If it's a good step up from, say my 1070ti and has a decent cooler, at that price, that's an upgrade I can afford!

I would say don't count on ray tracing just yet. I was trying Quake the other night and was getting around 500fps without ray tracing on my RTX 3060 laptop. After switching on ray tracing that went down to around 50fps. This was on FHD screen. On a WQHD (3440x1440) that number went down to around 25fps. So, the penalty you pay for RT is still pretty large and can probably only be afforded on RTX 40 series or something. If you have a big screen (big TV for example) then 4K resolution + higher frame rate gives you better payoff than ray tracing.
denyasis 29 Sep
Quoting: sarmad
Quoting: denyasisI'm definitely interested. But I want to see some good solid benchmarks. I know Ray tracing is all the rage, but I'd really like to see how it compares to cards from the last few years in general gaming.

If it's a good step up from, say my 1070ti and has a decent cooler, at that price, that's an upgrade I can afford!

I would say don't count on ray tracing just yet. I was trying Quake the other night and was getting around 500fps without ray tracing on my RTX 3060 laptop. After switching on ray tracing that went down to around 50fps. This was on FHD screen. On a WQHD (3440x1440) that number went down to around 25fps. So, the penalty you pay for RT is still pretty large and can probably only be afforded on RTX 40 series or something. If you have a big screen (big TV for example) then 4K resolution + higher frame rate gives you better payoff than ray tracing.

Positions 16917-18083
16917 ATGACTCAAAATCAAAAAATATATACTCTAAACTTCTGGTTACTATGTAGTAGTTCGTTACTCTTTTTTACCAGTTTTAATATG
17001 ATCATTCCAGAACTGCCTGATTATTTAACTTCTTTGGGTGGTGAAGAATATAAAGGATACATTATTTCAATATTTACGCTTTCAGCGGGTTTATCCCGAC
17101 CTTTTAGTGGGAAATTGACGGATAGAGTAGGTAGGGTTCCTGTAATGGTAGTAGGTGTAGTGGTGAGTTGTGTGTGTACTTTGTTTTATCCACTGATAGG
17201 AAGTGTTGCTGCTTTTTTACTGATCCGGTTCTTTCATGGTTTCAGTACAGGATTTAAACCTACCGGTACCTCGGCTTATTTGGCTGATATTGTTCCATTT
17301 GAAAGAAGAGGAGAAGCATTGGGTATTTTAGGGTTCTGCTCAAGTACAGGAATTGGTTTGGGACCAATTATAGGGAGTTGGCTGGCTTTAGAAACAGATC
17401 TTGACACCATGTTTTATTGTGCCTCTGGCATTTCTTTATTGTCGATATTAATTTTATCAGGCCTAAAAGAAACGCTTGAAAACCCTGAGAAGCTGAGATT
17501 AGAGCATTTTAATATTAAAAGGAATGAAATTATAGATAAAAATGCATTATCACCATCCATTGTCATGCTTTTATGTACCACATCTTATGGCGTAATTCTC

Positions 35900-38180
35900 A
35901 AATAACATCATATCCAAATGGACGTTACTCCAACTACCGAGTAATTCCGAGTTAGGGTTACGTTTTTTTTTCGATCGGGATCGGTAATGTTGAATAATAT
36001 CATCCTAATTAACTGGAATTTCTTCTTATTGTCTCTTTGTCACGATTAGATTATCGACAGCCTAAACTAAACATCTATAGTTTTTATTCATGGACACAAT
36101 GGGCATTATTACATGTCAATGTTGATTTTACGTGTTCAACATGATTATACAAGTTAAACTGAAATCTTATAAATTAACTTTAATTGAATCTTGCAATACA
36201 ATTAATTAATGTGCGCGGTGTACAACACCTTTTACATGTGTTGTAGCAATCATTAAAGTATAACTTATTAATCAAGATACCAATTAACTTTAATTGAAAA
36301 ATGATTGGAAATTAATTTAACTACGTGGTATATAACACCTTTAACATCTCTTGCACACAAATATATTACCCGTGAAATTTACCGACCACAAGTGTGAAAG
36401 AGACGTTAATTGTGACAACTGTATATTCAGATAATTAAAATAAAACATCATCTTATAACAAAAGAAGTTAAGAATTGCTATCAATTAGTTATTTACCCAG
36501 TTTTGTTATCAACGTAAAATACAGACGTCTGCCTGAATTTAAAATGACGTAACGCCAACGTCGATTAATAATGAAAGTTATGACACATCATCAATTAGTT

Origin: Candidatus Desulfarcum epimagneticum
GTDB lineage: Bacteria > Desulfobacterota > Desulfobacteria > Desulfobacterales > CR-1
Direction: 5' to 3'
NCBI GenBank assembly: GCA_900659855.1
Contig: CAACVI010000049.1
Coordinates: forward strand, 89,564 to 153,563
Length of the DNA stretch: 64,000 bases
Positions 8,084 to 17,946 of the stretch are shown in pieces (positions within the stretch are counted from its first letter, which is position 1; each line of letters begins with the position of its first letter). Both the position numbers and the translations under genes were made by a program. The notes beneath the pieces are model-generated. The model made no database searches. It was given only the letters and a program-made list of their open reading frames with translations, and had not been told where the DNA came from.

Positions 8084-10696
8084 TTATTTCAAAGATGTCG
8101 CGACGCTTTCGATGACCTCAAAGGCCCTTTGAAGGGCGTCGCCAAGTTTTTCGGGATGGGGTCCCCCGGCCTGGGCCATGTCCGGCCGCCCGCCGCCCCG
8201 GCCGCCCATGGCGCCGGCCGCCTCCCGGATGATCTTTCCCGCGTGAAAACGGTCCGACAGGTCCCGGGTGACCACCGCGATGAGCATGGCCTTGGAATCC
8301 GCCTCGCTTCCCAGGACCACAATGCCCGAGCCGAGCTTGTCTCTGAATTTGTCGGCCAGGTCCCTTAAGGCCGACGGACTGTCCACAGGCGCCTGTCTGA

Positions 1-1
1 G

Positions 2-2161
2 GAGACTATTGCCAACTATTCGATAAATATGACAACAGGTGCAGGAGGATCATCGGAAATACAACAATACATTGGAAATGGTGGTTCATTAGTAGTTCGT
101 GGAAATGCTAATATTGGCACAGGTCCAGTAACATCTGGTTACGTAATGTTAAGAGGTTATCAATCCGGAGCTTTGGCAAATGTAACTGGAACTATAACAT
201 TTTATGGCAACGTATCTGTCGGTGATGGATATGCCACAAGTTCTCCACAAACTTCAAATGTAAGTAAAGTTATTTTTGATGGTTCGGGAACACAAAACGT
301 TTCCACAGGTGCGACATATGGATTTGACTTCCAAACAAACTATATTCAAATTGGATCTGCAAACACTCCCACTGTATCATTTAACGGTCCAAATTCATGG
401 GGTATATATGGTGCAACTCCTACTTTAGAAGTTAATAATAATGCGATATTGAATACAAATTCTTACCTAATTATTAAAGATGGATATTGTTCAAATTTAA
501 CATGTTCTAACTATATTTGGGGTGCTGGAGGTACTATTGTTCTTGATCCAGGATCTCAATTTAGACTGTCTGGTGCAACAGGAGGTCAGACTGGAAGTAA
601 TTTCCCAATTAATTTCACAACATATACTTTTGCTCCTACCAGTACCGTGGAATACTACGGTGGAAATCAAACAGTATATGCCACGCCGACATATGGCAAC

Thanks for the info! I must offer my apologies as well. I realized my post was not written well. I'm not really interested in ray tracing, but more general purpose gaming benchmarks. I should have been more clear now what I look at it. Ray Tracing is neat and all, but like you indicated, the tech doesn't really seem ready for general use.
Matombo 29 Sep
XeSS. I'm gona call it Xtreme-SS! Oh wait ... I shouldn't do that ...